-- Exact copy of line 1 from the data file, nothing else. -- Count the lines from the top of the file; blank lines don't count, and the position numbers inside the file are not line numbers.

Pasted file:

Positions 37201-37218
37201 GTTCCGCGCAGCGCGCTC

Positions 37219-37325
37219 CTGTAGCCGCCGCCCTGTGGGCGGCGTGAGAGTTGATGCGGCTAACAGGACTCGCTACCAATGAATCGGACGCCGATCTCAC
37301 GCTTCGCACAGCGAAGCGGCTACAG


Positions 37201-37218